In the 1960's and 70's, where GLOVES AND HEADGEAR WERE NOT IN PLAY (even a shin or arm pad would bring humiliation to the wearer), not only were head shots definitely allowed, "kiss" CONTACT WAS ALLOWED for black and sometimes brown belts. "Kiss" being defined as contact not breaking any bones or teeth, cuts not requiring stitches, or causing the head to noticeably snap back. (These being the outside edge of the envelope. Depending on the judge, lesser offenses may have also resulted in a warning, penalty point, or disqualification.) Often green (intermediate) belts were also allowed to go for the head, but no kind of contact was the rule.

So, there was RISK in sparring, a risk that had to be taken into account if you valued your good looks. This fact meant you could not just wade in attacking willy nilly. Timing, finesse and tactics were required to a higher degree than if contact head shots were not allowed. Pure aggressiveness and power were not enough. Plus, having an additional high target zone meant a more varied selection of techniques. Imagine all the fun if the baseball strike zone was expanded another foot higher.

Now, how could kiss contact rules work without most competitors getting disqualified in their zeal to win? The answer - CONTROL - the ability to have full control of your technique so you could stop it exactly where you wanted. This was a skill inherent to karate practice in those and earlier decades. But in the mid 70's, this began to change in some tournaments.

Joon Rhee (an early TKD pioneer and personality in the USA) introduced the use of plastic foam pads for the hands and feet (Mid 70's) much to the dismay of most early competitors. It actually caused more injuries, IMO. Two reasons for this. Physically, the pads added about 2 inches to the fist's reach. So, for those of us using control to stop our punch a half inch from the opponent's face, that extra one and a half inches got impacted into the opponent's face. Mentally, the pads gave a false sense of safety and some fighters felt that the concept of control was no longer applicable. People got sloppy.

Perhaps many competitors no longer have the skills to be allowed to go for the head, much less being allowed "kiss" contact.

With the spread of MA competition and various organizations putting on tournaments, it seems that there several sets of rules, nowadays. I understand grabs and sweeps (once a popular sparring tactic) are now prohibited by some organizations, as well as head shots. Liability issues and social norms may be the culprits. No doubt, if I were to compete today, I'd be disqualified every time (but it would sure be fun!)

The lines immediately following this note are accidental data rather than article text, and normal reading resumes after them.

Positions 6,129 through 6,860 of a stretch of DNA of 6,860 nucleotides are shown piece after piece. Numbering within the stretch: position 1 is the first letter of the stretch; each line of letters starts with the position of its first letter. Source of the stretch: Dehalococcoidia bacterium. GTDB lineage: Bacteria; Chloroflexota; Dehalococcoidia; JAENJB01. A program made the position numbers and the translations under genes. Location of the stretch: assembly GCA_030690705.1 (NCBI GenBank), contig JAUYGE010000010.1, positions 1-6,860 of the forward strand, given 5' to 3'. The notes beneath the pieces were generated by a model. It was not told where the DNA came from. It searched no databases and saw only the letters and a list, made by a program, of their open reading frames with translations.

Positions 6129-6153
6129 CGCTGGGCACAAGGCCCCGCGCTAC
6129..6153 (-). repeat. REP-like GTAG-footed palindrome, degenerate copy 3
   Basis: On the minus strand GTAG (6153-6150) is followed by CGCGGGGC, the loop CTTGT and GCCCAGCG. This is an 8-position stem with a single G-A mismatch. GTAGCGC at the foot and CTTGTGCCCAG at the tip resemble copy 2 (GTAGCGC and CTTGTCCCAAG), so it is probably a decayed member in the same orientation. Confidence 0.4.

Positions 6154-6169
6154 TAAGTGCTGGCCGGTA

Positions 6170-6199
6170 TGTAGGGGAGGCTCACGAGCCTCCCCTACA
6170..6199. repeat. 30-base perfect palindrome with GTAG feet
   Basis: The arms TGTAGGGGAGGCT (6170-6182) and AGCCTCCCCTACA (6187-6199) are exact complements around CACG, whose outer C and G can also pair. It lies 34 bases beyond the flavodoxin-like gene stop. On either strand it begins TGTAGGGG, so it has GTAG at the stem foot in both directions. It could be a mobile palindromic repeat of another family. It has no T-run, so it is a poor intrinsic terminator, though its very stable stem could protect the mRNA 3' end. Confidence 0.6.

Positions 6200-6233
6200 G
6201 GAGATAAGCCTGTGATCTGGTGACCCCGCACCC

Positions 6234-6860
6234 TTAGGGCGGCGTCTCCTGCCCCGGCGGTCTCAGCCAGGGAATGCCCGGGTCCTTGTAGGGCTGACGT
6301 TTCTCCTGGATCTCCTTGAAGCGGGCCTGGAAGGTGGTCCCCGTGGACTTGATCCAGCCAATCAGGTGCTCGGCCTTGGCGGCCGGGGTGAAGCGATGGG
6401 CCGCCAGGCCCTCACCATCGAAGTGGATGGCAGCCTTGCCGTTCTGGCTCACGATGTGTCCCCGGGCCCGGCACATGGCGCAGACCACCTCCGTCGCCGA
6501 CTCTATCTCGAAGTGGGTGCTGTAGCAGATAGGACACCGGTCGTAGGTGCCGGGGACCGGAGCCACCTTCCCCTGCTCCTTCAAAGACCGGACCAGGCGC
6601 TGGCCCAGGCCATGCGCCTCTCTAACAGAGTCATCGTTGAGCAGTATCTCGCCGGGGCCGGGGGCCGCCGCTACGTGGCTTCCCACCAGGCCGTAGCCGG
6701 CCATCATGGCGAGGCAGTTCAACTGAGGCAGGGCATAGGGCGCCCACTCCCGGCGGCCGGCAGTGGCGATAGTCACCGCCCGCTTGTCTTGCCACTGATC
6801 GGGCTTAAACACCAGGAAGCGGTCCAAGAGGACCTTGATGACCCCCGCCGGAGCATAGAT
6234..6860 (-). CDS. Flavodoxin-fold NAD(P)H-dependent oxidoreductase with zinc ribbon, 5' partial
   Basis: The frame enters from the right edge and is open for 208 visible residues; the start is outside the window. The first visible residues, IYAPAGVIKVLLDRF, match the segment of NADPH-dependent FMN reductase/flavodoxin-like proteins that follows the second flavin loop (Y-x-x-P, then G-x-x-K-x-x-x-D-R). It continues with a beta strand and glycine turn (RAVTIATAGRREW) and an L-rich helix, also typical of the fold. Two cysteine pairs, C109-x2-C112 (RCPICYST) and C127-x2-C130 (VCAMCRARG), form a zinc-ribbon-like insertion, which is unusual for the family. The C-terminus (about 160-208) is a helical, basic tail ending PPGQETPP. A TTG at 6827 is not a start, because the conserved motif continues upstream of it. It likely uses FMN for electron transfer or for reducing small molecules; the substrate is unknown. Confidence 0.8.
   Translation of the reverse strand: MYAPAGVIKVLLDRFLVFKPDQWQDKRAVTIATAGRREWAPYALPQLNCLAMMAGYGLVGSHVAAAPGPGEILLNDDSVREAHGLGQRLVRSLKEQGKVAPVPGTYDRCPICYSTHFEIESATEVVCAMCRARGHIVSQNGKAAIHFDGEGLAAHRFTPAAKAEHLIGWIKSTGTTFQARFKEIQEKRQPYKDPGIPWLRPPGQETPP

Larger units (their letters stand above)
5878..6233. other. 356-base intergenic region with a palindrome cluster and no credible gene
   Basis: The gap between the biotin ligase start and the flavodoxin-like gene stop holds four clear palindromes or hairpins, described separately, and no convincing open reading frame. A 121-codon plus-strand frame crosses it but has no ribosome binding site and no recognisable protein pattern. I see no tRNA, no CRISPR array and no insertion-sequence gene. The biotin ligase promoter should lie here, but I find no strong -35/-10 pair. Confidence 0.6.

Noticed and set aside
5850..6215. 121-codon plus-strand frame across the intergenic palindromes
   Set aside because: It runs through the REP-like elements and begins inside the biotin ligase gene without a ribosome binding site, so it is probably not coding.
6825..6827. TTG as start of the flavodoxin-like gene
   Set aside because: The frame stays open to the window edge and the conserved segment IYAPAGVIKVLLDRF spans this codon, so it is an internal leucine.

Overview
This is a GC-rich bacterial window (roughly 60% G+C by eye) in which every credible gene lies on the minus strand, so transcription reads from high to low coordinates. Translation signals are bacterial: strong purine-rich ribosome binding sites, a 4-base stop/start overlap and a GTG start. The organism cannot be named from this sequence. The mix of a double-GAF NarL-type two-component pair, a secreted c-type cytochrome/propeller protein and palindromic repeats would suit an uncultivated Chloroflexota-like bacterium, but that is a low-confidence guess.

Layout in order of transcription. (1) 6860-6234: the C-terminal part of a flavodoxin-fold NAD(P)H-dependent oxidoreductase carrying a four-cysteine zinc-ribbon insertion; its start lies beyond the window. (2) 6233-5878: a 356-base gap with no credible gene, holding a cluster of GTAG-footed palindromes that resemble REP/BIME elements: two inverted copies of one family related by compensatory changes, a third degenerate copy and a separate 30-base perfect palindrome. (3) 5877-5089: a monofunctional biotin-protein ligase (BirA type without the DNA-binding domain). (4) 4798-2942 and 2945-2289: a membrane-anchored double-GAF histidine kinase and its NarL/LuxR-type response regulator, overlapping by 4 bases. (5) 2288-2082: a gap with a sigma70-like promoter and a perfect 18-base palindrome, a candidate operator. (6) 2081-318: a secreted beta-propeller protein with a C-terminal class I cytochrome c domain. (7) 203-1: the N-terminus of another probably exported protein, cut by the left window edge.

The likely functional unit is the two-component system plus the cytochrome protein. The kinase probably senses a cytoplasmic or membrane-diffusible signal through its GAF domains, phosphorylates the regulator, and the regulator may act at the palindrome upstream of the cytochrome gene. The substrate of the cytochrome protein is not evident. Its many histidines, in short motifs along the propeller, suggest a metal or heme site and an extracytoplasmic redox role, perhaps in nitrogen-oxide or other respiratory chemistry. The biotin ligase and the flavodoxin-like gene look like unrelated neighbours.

In a 1967 black belt magazine acticle I read Jack Hwang quit competing because he keep getting disqualified for hitting in the face too hard.
 

isshinryuronin

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In a 1967 black belt magazine acticle I read Jack Hwang quit competing because he keep getting disqualified for hitting in the face too hard.
If he got disqualified that often, he most likely well deserved getting tossed out, though I never heard of him. Maybe he was an East coast competitor in Aaron Bank's or Rob't Trias' territory. Joe Lewis also got tossed a few times. I have little respect for those who flagrantly injure others.

P.S. I'm sure I had that 1967 issue, but I gave all my mags away a long long time ago. Too bad. Black Belt was a great magazine back then!
 

Bruce7

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If he got disqualified that often, he most likely well deserved getting tossed out, though I never heard of him. Maybe he was an East coast competitor in Aaron Bank's or Rob't Trias' territory. Joe Lewis also got tossed a few times. I have little respect for those who flagrantly injure others.

P.S. I'm sure I had that 1967 issue, but I gave all my mags away a long long time ago. Too bad. Black Belt was a great magazine back then!

There are pictures of Jack Hwang, Joe Lewis, and other standing around trophies at major tournment in the 60's
Jack Hwang was the coach of the first American team to go to Korea in 1973.
 

Kung Fu Wang

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In a 1967 black belt magazine acticle I read Jack Hwang quit competing because he keep getting disqualified for hitting in the face too hard.
Back then only the black belt level competition allowed face contact. Face contact was not allowed below the black belt level. Even the black belt face contact, if you draw blood, you will be disqualified. Sometime, you punch my face, I turn my head, bite on my lips, I can make you disqualified.

Also hammer fist on top of the head won't give you any score. The MT roundhouse kick with shin bone won't give you any score either.
 

Headhunter

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If he got disqualified that often, he most likely well deserved getting tossed out, though I never heard of him. Maybe he was an East coast competitor in Aaron Bank's or Rob't Trias' territory. Joe Lewis also got tossed a few times. I have little respect for those who flagrantly injure others.

P.S. I'm sure I had that 1967 issue, but I gave all my mags away a long long time ago. Too bad. Black Belt was a great magazine back then!
Yep if you don’t like the rules then don’t compete simple as that. I mean I get once or twice getting caught up on instinct but still your a high level martial artist you should have the control not to do those things. I mean I did karate and kickboxing for years before I boxed competitively....I never threw any kicks in the ring even though in karate and kickboxing I was more of a kicker